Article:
The promotion of promiscuity through comprehensive sex education and condom-distribution campaigns is continuing to fuel an STD epidemic that is now seeing more than one million new cases of sexually transmitted infections (STIs) and diseases (STDs) every year.
According to the AFP, the World Health Organization (WHO) is expressing alarm over the lack of progress in curbing the rampant spread of sexually transmitted diseases worldwide since 2012.
“WHO found that there were more than 376 million new cases of chlamydia, gonorrhoea, trichomoniasis and syphilis registered around the world in 2016 — the latest year for which data is available,” the AFP reports. “That is basically the same number as WHO reported in its previous study, based on data from 2012.”
The WHO, which promotes comprehensive sex education and condom distribution rather than abstinence as a way to fight this epidemic, now blames the continued spread of these infections on dating apps and a more complacent attitude about the spread of HIV because of new antiviral drugs that have proven to be very effective.
People are “more complacent about protection,” said Teodora Wi, a WHO expert on STIs, which she believes is dangerous because this attitude is coming at a time when “sex is becoming more accessible (through things like) dating apps”.
Peter Salama, WHO’s executive director of Universal Health Coverage, expressed concern over the “lack of progress” in stemming the tide of these diseases and infections, and called the latest numbers to be a “wake-up call” for authorities.
The numbers are indeed grave. In 2016, the most recent year for which data is available, an estimated 127 million people between the ages of 15 and 49 were infected with chlamydia. Another 87 million contracted gonorrheoea, and 6.3 million contracted syphilis. In addition, 156 million were infected with trichomoniasis, a parasital disease commonly called “trich.”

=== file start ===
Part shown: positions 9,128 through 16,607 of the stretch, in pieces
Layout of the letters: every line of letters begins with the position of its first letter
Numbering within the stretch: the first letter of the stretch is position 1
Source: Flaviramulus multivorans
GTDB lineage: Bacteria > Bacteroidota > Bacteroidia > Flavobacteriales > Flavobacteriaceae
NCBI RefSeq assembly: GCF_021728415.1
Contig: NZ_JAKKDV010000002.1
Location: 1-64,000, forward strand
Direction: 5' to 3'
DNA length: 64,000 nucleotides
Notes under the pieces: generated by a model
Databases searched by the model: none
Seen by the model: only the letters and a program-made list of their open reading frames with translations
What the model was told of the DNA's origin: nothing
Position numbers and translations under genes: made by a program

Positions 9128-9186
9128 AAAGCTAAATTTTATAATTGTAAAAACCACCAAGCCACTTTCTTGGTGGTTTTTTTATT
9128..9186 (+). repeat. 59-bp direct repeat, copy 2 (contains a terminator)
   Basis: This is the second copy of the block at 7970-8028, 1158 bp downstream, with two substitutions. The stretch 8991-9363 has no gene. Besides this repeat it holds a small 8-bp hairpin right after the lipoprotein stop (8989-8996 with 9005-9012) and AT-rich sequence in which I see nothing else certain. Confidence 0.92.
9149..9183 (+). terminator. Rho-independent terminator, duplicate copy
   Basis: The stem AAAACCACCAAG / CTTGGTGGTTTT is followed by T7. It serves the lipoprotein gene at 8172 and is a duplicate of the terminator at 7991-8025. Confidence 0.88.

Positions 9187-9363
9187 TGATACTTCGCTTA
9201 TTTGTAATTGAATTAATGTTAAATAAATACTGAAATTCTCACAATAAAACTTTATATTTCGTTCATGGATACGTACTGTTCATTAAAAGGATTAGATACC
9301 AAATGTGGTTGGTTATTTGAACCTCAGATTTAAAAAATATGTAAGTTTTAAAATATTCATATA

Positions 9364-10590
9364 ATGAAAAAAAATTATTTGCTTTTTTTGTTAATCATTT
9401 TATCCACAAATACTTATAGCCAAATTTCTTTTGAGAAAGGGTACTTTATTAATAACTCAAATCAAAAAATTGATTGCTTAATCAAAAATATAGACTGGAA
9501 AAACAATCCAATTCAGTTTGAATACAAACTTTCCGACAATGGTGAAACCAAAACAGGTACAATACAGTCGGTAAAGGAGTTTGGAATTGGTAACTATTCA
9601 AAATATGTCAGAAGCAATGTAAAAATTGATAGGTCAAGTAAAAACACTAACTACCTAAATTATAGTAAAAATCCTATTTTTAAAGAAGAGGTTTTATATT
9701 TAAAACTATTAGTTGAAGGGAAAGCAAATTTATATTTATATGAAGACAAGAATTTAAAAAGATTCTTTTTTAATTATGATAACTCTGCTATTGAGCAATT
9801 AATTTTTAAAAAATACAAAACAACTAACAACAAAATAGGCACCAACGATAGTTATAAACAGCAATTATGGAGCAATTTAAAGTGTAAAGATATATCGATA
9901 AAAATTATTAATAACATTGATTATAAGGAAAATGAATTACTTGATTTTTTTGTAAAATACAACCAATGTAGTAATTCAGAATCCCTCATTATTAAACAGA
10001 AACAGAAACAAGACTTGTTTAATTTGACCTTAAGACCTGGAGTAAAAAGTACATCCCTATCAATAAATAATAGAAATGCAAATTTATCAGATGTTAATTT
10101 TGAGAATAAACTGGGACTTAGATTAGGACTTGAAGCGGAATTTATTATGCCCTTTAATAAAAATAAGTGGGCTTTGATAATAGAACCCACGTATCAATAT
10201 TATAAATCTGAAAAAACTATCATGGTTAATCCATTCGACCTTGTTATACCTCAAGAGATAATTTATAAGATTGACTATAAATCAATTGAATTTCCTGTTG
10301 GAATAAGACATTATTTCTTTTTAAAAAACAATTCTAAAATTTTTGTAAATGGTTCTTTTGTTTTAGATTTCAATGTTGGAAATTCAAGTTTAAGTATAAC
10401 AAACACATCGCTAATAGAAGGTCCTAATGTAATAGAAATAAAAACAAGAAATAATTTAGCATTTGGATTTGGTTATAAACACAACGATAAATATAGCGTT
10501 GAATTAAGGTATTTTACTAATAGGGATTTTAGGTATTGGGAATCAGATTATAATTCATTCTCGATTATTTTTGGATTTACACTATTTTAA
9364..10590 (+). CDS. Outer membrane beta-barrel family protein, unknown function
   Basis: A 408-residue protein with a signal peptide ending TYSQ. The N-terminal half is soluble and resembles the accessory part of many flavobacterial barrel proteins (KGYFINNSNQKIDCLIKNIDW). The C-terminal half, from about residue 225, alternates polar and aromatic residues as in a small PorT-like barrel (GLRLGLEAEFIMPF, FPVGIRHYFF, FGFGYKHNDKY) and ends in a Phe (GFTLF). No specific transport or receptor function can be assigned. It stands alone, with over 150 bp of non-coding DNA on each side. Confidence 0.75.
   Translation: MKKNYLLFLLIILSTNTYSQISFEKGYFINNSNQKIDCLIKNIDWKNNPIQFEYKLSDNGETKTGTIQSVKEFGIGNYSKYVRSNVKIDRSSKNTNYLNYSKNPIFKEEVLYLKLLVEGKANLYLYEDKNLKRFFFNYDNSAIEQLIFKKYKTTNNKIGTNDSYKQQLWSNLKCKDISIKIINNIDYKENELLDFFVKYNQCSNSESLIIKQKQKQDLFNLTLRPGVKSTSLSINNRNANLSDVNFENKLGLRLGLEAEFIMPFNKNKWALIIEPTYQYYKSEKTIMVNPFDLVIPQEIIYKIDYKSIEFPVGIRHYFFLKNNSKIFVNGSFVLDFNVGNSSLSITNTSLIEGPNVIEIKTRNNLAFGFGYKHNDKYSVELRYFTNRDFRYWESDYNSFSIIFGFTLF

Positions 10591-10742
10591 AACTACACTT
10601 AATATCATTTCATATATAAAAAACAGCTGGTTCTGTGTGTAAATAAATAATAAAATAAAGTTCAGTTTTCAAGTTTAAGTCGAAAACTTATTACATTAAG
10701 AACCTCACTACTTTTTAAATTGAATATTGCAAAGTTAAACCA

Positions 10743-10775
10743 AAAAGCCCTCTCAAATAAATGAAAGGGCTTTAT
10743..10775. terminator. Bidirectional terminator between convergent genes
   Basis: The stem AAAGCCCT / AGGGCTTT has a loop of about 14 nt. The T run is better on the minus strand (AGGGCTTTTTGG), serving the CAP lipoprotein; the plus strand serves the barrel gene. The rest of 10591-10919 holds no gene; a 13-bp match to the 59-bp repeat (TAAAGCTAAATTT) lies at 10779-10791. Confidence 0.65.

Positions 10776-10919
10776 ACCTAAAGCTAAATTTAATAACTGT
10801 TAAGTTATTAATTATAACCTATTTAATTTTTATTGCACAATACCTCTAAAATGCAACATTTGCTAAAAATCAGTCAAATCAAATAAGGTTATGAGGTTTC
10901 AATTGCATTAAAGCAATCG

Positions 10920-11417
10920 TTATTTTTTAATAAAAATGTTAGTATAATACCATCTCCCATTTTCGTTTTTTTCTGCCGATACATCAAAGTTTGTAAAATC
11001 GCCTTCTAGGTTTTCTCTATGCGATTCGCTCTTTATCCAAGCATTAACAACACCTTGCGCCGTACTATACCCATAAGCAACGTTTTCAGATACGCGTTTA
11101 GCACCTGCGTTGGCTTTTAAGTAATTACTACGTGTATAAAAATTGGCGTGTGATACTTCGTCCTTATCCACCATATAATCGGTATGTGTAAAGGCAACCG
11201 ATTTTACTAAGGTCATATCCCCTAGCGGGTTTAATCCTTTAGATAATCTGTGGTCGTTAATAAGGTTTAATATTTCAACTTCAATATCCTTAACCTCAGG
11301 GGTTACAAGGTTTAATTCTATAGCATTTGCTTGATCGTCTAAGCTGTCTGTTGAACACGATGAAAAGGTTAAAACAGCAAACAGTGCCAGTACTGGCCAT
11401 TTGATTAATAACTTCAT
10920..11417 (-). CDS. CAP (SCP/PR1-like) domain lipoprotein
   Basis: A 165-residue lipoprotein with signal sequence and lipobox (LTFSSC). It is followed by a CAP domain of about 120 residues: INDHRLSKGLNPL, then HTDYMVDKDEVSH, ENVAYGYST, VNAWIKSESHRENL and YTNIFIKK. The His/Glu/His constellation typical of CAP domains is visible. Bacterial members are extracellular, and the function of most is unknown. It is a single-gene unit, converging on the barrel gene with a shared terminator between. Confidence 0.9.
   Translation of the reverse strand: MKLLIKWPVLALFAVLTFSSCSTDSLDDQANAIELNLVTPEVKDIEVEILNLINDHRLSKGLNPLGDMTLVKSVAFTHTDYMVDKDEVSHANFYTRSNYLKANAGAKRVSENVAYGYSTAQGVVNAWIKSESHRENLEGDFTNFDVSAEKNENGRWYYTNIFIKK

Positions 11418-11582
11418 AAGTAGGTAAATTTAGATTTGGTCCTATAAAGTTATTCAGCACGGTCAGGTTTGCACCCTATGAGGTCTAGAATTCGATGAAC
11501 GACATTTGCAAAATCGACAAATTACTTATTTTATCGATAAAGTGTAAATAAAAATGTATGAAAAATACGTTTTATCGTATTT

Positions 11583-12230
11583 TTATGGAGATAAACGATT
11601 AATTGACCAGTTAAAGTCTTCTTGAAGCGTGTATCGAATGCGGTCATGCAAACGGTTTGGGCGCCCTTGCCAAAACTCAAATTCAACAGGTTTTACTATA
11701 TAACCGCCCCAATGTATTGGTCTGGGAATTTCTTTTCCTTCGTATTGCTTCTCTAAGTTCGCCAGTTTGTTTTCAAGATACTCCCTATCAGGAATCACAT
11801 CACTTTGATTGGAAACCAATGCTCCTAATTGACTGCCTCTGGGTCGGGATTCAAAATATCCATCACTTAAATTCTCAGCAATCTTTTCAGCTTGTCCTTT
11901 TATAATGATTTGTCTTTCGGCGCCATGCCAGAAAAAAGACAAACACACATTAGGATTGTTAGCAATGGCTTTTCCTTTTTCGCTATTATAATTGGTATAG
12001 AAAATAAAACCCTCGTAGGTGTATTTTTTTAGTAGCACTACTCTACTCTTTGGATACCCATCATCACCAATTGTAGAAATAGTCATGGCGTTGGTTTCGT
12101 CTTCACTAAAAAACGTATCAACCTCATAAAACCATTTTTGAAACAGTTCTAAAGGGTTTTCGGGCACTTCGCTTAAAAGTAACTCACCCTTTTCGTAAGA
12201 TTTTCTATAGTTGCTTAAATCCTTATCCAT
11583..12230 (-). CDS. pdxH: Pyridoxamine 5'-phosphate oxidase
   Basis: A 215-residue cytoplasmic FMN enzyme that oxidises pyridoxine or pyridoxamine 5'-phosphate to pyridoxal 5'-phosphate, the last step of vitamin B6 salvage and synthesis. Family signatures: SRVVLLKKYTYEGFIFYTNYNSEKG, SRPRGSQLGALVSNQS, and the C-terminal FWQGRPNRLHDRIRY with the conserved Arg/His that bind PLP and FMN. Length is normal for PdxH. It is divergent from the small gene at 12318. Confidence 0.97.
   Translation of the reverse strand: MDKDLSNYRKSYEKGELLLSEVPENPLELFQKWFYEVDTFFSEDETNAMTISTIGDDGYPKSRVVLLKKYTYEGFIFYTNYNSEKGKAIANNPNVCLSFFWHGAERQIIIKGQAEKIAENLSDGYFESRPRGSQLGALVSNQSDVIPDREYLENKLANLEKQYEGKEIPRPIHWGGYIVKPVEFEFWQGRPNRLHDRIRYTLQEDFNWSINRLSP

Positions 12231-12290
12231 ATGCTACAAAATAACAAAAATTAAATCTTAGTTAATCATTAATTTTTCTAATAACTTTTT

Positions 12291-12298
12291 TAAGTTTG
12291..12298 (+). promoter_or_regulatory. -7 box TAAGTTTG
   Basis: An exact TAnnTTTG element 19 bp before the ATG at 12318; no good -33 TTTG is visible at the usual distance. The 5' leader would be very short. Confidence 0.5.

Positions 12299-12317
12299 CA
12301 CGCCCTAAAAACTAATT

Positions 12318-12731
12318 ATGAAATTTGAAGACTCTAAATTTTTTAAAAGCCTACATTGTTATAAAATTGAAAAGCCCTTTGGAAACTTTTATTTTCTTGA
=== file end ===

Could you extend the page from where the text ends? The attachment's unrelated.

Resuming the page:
This amounts to one in 25 people globally that have at least one of these STIs.
What makes these diseases so difficult to prevent through mere comprehensive sex education and condom distribution campaigns is because some have no early symptoms. This means people who are engaging in casual sex unwittingly spread the diseases which, if left untreated, can lead to serious conditions. These include infertility, stillbirth, neurological and cardiovascular disease, as well as increased risk of contracting HIV.
The only real way to stop the spread of STIs and STDs is to promote abstinence until marriage, but the WHO is once again choosing to follow the same failed path by recommending regular screening and the proper use of condoms. They tend to promote comprehensive sexual education, which supposedly contains abstinence-only material, but analyses of these programs finds that only a small percentage of the content is actually devoted to authentic abstinence education.
How many more young lives will be ruined before officials at the World Health Organization hear this “wake-up call” for what it is – a call to admit that their strategies are failing and the time has come to challenge youth to live chastely until marriage?
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